The Market Revolution, Industrialization, and New Technologies Questions and Answers

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What impact did the invention of the steam engine have on the industrial revolution?

The steam engine impacted the industrial revolution in a variety of ways: It allowed for increased European exploration and the colonization of the African continent. Steam engines allowed businesses to transport products quickly and easily, leading to increased profit. The steam engine was also used in manufacturing and machinery, meaning that factories no longer needed to rely on water mills or be located near rivers for energy. 

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The steam engine impacted the Industrial Revolution in many ways, much more than the idea of travel that immediately comes to mind. Obviously the steam engine would help with travel and transportation in great ways, allowing goods and and resources to be transported in large quantities to different areas so that production could be undertaken, however it did so much more than that.

The steam engine was incorporated into machinery, making the first true industrial machines. Being able to provide motion and power using steam revolutionized the work of many industries, allowing them to stop using either the energy from wind or water or the physical energy of a person or beast moving the machinery.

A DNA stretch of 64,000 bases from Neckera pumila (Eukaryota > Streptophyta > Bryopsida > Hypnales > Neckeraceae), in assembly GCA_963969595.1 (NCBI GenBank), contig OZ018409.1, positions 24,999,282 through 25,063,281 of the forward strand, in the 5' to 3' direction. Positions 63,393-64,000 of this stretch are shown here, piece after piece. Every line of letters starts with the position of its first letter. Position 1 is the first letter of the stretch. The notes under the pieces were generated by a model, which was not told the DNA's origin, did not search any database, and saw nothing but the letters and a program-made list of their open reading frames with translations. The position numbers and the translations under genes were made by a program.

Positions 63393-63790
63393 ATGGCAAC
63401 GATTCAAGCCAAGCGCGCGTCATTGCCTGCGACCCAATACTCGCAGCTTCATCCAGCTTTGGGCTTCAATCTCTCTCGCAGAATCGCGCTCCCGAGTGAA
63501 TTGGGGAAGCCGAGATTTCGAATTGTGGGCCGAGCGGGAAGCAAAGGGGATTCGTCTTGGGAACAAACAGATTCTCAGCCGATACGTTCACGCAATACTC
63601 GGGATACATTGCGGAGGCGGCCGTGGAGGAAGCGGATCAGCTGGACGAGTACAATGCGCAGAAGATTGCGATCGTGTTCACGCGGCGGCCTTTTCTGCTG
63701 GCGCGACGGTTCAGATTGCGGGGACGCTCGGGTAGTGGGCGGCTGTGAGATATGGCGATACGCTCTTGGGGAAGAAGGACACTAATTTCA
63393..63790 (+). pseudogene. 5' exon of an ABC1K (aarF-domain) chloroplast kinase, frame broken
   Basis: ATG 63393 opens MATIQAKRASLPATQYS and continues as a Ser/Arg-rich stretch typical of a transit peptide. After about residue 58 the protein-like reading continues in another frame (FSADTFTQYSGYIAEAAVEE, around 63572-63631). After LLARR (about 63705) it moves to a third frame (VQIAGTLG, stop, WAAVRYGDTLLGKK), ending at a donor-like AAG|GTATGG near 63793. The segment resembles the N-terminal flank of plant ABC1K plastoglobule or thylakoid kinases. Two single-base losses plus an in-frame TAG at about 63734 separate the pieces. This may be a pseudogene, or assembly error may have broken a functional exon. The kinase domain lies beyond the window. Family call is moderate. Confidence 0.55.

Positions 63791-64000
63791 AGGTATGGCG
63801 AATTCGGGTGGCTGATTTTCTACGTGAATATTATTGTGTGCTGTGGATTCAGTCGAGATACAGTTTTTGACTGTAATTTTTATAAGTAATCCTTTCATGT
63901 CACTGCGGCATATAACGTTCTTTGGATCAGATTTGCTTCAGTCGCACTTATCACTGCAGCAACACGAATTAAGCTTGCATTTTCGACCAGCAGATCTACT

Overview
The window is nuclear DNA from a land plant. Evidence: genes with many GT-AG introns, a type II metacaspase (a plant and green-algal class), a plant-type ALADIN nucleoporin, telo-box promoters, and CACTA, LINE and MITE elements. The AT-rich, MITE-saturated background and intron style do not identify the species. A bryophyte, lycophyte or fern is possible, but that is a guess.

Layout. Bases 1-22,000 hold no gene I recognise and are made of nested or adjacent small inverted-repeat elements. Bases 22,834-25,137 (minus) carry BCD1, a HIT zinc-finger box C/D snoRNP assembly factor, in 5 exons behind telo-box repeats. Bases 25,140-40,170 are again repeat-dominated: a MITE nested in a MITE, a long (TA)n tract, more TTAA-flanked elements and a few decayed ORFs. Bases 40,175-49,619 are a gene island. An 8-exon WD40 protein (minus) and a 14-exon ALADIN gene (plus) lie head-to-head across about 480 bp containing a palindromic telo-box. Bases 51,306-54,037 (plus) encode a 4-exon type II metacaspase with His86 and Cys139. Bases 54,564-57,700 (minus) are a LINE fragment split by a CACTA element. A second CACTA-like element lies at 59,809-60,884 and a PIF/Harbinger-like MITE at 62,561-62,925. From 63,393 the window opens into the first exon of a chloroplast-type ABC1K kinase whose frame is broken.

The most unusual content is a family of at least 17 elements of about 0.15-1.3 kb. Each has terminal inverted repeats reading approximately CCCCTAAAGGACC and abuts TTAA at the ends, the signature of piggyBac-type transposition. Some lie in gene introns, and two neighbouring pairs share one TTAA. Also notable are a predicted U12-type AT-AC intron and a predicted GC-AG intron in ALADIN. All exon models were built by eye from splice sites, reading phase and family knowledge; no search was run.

The archaic practice of using a windmill, for example, could be replaced by a much more compact steam turbine engine that would grind flour—and motion could be used in all sorts of facilities, regardless of scale. The level of power output a steam engine offered enabled production facilities to...

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Early pioneers Thomas Newcomen and James Watt invented large, stationary steam engines in the 18th century, which allowed factories to locate away from water sources. In the 19th century, refinements to the steam engine made them light enough to have applications for mobile movement.

The steam locomotive is a prime example of a perfect application the use of a mobile steam engine, and its debut payed a significant role in the industrial revolution. Coupled with steam-powered boats and ships, goods made from factories could now be sent virtually anywhere in the world via railroads and steamships.

Businesses which had previously depended on local markets suddenly had opportunities to offer products to a much larger audience, and many companies profited handsomely.